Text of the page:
New mechanistic insights into the protein complex that powers the bacterial flagellum may assist antibiotic development.
A study led by researchers at the University of Copenhagen (Denmark) used cryo-electron microscopy to investigate how bacteria power their movement. Understanding this cellular mechanism could lead to therapeutic targets for new antibiotics.
Bacteria move through their environment using flagella, thin filamentous appendages that rotate in a corkscrew-like motion. The rotation of the flagella is powered by stator units called PomAB. When active, the stator units allow specific ions to move across the membrane along an ion gradient and use the energy provided by this process to power the rotation of the rotor and, by extension, the flagellum.
Different species of bacteria contain different forms of motor complexes that use either sodium, potassium or hydrogen ions to power their flagellar motors. However, questions remain regarding the mechanism by which sodium-driven stator units selectively transport sodium ions and not protons or potassium ions, and the mechanism that confers energy from ion transit to motor rotation. These questions are addressed by this new study, which focuses on the bacteria Vibrio alginolyticus, a bacteria that resembles the cholera bacterium.
To obtain cryo-electron microscopy images of PomAB, the researchers first freeze-purified PomAB proteins in thin layers of vitreous ice and imaged them using an electron microscope. By capturing images of PomAB in a variety of orientations, the researchers were able to reconstruct a 3D model representing the structure of PomAB to make inferences about the mechanism of PomAB function.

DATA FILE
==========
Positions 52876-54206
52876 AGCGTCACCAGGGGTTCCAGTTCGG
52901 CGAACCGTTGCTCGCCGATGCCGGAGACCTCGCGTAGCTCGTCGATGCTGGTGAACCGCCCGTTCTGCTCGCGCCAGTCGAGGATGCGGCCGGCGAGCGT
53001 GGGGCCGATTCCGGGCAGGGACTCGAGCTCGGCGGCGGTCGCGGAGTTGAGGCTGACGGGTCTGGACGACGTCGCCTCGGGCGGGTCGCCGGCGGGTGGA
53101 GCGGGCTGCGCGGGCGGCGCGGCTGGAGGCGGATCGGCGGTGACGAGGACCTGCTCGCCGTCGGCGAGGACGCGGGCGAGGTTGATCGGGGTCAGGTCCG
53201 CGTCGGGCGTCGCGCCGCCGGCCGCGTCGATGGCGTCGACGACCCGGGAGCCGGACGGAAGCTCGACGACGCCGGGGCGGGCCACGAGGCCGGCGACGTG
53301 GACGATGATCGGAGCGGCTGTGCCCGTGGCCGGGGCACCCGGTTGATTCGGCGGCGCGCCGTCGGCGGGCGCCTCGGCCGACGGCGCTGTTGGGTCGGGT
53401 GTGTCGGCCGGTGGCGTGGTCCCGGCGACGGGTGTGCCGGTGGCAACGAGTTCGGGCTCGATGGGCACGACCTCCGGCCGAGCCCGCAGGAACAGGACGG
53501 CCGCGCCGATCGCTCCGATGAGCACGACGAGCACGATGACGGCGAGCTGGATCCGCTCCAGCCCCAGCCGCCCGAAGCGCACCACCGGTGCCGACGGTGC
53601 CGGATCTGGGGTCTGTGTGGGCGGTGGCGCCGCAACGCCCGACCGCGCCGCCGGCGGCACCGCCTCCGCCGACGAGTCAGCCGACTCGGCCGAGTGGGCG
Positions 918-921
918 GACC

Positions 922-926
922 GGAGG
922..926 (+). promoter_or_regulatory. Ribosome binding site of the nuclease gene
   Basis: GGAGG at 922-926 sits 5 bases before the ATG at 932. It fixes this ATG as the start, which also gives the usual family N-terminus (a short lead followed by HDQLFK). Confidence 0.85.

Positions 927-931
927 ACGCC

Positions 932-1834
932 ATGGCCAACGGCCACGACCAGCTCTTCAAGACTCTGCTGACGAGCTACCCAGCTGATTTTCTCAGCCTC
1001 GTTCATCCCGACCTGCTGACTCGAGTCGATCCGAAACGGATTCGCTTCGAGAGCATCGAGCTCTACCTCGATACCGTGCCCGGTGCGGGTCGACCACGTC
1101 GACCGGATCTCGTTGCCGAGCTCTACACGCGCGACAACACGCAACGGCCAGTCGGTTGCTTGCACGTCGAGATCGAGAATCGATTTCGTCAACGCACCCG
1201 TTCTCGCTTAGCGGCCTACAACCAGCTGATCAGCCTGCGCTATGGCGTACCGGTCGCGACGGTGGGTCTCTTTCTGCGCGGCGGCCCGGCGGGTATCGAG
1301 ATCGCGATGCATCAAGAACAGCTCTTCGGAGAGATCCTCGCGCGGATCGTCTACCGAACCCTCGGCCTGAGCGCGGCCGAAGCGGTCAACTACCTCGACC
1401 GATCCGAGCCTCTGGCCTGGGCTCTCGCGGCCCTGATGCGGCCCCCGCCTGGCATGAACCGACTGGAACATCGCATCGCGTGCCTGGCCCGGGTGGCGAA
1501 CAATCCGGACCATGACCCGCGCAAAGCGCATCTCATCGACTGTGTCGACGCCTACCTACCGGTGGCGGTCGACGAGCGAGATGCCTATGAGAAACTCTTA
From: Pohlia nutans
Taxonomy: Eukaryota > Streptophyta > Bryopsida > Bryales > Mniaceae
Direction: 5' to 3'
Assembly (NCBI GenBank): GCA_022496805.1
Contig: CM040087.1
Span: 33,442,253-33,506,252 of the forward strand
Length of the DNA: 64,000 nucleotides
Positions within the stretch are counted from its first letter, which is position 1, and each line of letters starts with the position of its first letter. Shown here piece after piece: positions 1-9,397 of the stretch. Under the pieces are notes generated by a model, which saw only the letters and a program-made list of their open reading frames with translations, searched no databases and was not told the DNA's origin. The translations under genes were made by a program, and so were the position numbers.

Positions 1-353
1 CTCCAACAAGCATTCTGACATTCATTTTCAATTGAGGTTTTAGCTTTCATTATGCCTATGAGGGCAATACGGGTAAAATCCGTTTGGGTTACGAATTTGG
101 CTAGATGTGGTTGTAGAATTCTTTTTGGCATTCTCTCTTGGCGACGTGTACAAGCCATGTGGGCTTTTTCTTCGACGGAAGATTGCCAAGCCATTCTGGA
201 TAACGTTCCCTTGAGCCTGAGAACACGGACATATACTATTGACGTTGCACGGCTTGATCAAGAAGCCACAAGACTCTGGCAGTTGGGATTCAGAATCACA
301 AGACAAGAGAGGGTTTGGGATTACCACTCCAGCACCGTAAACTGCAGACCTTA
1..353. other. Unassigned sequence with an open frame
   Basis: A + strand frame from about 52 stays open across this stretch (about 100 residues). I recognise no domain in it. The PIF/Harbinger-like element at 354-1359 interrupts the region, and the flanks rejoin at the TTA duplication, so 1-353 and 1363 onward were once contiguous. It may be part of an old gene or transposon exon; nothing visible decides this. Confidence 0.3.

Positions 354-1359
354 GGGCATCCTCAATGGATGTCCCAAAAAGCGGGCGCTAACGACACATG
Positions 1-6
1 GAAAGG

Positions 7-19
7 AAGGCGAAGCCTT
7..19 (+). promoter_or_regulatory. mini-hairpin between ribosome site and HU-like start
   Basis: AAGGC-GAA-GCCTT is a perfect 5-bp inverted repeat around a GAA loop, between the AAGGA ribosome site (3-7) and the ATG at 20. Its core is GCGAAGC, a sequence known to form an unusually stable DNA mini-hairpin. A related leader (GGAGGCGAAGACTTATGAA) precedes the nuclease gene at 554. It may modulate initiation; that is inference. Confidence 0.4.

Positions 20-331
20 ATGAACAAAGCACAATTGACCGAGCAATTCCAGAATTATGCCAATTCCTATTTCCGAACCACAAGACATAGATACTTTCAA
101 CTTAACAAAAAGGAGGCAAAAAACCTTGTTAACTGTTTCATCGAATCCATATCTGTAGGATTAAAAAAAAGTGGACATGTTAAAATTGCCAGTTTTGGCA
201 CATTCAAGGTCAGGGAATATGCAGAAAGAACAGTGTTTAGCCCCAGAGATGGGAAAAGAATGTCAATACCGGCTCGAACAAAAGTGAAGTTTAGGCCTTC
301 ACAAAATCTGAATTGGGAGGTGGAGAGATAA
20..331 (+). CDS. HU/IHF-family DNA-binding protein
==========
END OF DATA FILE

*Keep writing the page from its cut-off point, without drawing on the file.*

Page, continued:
“The bacteria put a lot of ions on one side of the membrane, and when the ions naturally flow through the small PomAB motor, they allow PomA to rotate around PomB,” explained Nicholas Taylor, the senior author of the study. “Because PomB is anchored to the cell wall and PomA can grab on to the big motor, the flagellar motor, this can rotate the flagellum.”
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They demonstrated that PomAB adopts an asymmetric pentagon shape, which they predict ensures each stator unit aligns correctly when engaging the rotor. They also characterized regions of PomAB that act as plugs, blocking the path of ions before the rotor is engaged.
The resolution of the data was sufficiently high to discern sodium ions within the structure and the authors utilized computer simulations to plot the path of ions traveling through a cavity in PomAB. They identified amino acid residues that differ from cavities in motors that are driven by other ions. They predicted that these residues play a role in sodium ion specificity and transport.
To confirm their findings, the researchers produced a series of bacterial strains expressing PomAB mutants, in which the identified residues were individually changed, and examined the effect this had on flagella function. They verified that changing any of the identified residues prevented motor function, leaving mutants unable to swim.
Finally, they determined that rotational force transfer is mediated by electrostatic interactions between charged regions on the surface of PomAB and the surface of the rotor.
This study provides new understanding of the mechanisms of PomAB, a process that is crucial for the motility of many bacterial species, including species that cause disease in humans. This makes these motor complexes attractive targets for novel antibiotic design, a vital field of research in the context of emerging antibiotic resistance.
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